As November kicks off World Vegan Month, latest research from Mintel reveals a surge in vegan claims in the UK meat-free foods market. According to Mintel research, the share of meat-free new products carrying a vegan/no animal ingredients claim nearly doubled between 2014-17.
This growing profile of vegan foods is reflected by the fact that in 2017, more than half (52%) of new product launches in the meat-free foods market were vegan/contained no animal ingredients up from 28% in 2014, according to Mintel Global New Products Database (GNPD). The significant growth in the availability of vegan products in the meat-free foods market will appeal to the 26% of consumers who prefer meat-free products to be plant-based rather than containing eggs or dairy. Mintel’s latest research also highlights that the popularity of meat-free foods extends well beyond the small pool of non-meat eaters that describe themselves as vegan.
Keen to get a slice of the meat-free action, as many as 56% of UK adults have eaten vegetarian/meat-free foods in the six months to July 2018, a significant increase from the 50% who had eaten these foods in the six months to March 2017. Estimated to reach £740m in 2018, sales of meat-free foods (including a growing range of vegan products) have shot up 22% between 2013-18. Growth is set to continue as value sales of the meat-free market are forecast to increase by a further 44% by 2023 to reach £1.1bn.
Alyson Parkes, Research Analyst at Mintel, said: “Although the meat-free market is not vegan by definition, there has been a significant increase in the number of new products that carry a vegan claim. The buzz surrounding ‘Veganuary’ gained momentum in January 2018, with a raft of vegan products launching to capitalise on the month-long meat-free movement. Vegan claims in the market span own-label products, as well as branded ones, signalling that supermarkets are also keen to capitalise on this interest. The appeal of meat-free products also extends far beyond the still very limited pool of vegan consumers. The rising profile of meat-free products and plant-based diets has been helped by activity in the foodservice arena and a significant advertising push in 2018, which has increased the visibility and awareness of these products among consumers, as well as injected excitement into the category.”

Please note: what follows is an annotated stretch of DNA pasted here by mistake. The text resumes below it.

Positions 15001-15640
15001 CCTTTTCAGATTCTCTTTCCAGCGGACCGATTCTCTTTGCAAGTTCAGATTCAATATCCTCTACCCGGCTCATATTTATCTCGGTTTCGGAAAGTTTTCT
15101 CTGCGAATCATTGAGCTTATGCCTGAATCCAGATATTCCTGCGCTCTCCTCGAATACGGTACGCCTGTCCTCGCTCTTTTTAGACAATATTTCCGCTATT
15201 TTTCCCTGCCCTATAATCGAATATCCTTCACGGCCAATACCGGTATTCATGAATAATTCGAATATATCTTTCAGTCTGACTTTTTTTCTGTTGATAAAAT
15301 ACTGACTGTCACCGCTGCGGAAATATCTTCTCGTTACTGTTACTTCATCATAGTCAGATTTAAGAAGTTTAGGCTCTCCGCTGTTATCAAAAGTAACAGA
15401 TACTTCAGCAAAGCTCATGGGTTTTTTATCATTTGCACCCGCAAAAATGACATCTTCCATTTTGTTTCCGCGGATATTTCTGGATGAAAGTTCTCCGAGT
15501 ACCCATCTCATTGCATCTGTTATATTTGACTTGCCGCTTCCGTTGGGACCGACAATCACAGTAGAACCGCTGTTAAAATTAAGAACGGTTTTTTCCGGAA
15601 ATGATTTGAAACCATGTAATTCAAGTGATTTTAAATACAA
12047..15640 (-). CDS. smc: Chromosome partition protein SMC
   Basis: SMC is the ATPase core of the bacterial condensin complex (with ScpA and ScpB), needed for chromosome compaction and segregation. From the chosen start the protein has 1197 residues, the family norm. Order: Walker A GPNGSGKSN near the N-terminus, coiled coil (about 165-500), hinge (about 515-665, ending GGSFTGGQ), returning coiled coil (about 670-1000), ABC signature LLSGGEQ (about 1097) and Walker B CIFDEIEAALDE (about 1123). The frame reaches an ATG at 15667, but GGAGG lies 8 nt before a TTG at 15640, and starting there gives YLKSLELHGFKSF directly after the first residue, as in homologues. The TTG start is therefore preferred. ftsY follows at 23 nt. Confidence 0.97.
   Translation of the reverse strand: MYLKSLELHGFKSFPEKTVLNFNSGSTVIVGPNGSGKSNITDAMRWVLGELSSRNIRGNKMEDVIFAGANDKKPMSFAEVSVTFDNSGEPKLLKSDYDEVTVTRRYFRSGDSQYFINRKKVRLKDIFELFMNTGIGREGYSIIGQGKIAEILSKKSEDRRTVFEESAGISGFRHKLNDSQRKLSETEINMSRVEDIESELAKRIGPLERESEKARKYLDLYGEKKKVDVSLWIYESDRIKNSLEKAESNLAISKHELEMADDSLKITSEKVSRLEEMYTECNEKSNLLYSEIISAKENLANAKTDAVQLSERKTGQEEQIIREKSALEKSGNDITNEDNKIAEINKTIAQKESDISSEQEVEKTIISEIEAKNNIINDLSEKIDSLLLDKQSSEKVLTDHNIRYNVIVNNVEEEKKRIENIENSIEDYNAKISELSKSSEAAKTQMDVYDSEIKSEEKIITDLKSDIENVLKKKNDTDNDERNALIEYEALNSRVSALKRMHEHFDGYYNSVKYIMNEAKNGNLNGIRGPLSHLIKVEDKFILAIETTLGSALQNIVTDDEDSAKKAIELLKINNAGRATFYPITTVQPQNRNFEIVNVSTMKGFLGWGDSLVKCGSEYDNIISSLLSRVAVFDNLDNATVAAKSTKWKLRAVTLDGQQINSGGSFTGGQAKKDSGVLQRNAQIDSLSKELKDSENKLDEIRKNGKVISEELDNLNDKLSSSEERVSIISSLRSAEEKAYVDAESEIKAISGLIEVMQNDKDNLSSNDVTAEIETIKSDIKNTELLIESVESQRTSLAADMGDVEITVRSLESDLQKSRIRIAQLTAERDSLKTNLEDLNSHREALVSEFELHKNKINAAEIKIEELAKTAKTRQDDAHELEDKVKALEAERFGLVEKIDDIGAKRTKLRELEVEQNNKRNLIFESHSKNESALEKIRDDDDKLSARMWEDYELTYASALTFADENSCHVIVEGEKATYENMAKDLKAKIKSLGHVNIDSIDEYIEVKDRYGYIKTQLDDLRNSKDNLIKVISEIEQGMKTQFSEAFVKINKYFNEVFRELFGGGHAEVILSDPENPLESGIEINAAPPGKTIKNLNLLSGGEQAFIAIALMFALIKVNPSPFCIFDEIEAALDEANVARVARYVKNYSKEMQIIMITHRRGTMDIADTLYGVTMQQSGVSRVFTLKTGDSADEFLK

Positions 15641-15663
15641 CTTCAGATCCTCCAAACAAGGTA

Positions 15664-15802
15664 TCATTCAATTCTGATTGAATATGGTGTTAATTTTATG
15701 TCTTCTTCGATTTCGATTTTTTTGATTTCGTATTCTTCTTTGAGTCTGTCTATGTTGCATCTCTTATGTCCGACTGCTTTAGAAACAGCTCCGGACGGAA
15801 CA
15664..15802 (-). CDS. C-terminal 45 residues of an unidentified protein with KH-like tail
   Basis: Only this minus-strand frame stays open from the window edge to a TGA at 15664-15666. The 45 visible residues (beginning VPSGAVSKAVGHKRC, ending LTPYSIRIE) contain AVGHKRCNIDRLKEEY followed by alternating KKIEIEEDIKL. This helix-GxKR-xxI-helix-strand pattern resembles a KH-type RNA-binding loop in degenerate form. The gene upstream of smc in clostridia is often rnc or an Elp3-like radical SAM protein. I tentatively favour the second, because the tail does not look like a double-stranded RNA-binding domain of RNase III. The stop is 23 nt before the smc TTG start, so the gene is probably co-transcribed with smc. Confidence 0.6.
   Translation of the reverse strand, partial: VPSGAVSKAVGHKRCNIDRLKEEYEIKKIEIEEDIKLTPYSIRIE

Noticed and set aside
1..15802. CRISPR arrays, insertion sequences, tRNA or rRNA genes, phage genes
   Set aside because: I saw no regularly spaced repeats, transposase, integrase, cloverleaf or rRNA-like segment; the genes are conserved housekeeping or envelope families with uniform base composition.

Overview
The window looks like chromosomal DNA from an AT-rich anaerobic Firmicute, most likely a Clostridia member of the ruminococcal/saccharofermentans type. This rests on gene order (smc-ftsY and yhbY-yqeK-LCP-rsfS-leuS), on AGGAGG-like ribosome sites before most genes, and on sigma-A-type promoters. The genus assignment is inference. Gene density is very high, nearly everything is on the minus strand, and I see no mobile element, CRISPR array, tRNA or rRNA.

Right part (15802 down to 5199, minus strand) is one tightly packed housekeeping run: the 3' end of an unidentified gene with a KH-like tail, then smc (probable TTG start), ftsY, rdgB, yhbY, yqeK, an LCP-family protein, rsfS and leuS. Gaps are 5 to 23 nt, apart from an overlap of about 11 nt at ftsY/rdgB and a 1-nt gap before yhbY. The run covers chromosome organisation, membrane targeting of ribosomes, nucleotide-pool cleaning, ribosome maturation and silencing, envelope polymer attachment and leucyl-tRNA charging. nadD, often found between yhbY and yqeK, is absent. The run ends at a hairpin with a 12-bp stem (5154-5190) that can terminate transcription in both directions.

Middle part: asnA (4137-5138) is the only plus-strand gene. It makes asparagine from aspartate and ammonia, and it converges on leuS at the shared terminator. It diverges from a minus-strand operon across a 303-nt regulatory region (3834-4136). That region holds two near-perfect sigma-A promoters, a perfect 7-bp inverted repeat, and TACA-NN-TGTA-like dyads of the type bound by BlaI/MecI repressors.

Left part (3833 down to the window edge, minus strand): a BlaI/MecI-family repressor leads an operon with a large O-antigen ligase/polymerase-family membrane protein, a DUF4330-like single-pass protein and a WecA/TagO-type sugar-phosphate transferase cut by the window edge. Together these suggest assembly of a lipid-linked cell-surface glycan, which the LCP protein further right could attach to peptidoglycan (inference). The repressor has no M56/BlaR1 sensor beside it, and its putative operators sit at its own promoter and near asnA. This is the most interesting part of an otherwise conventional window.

Brits trim back meat consumption
While 90% of Brits are red meat/poultry eaters, Mintel research highlights consumer interest in limiting/reducing meat consumption remains strong, as 34% of meat eaters reduced their meat consumption in 2018. Younger Brits aged 25-34 are the most likely (40%) to have reduced meat consumption in the last year. A further 21% of meat eaters say that they would be interested in limiting/reducing their meat consumption in the future, highlighting the growing appeal of meat reduction and the opportunity for meat-free foods.
The top three perceived benefits of eating less meat are improving health (32%), saving money (31%), and being better for the environment (25%). Despite improving health being seen as the top benefit, considerably fewer consumers associate eating less meat with helping to manage weight (25%) or reducing the risk of disease (22%).
“The UK’s overarching health trend has underpinned meat reduction behaviours, with consumers increasingly looking for better-for-you food and drink products. However, the benefits associated with eating less meat extend far beyond health, also encompassing animal ethics and the environment. The multi-dimensional appeal of the meat-free trend bodes well for its longevity,” adds Alyson.
Meat avoiders want their meat-free foods to look like meat
Tasting like meat is the top enticing factor for 26% of non-/infrequent eaters of vegetarian/meat-free foods. There is also some interest in products that replicate meat in other ways, with 15% of this consumers group agreeing that meat-free burgers which ‘bleed’ are appealing; rising to 25% of 16-34-year-olds.
Despite this, Mintel research confirms that there is some confusion and concern surrounding meat-free foods, with 44% of Brist unclear about what ingredients are used in these foods. With two-fifths (41%) of consumers agreeing that meat-free foods with a shorter list of ingredients are more appealing than those with longer ingredient lists, and a further 31% believing that meat-free foods are too processed to be healthier than meat, transparency is key in order to reassure consumers and build trust.
“Several companies have recently launched revolutionary plant-based burgers that mimic the same ‘bleeding’ quality as animal-based meat burgers when cooked,” concludes Alyson. “This meat-replicating feature certainly makes the concept of meat-free foods more newsworthy and intriguing for consumers which, combined with health credentials, ethical claims and environmental considerations, creates a compelling proposition. This visual aspect also makes these products highly ‘Instagrammable’, and can help catch the eye of experimental foodies, as well as a wider audience.”